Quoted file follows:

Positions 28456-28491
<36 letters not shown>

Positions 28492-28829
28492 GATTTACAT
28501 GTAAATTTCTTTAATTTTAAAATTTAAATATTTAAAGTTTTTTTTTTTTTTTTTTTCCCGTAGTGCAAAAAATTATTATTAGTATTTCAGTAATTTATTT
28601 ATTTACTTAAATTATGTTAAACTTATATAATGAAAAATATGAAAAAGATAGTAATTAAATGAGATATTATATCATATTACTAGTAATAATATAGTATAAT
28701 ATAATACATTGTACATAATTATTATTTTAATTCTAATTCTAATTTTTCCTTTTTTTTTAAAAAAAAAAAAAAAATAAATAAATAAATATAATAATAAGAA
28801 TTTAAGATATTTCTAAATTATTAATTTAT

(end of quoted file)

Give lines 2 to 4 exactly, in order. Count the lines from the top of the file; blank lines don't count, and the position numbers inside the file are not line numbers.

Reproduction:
<36 letters not shown>

Positions 28492-28829
28492 GATTTACAT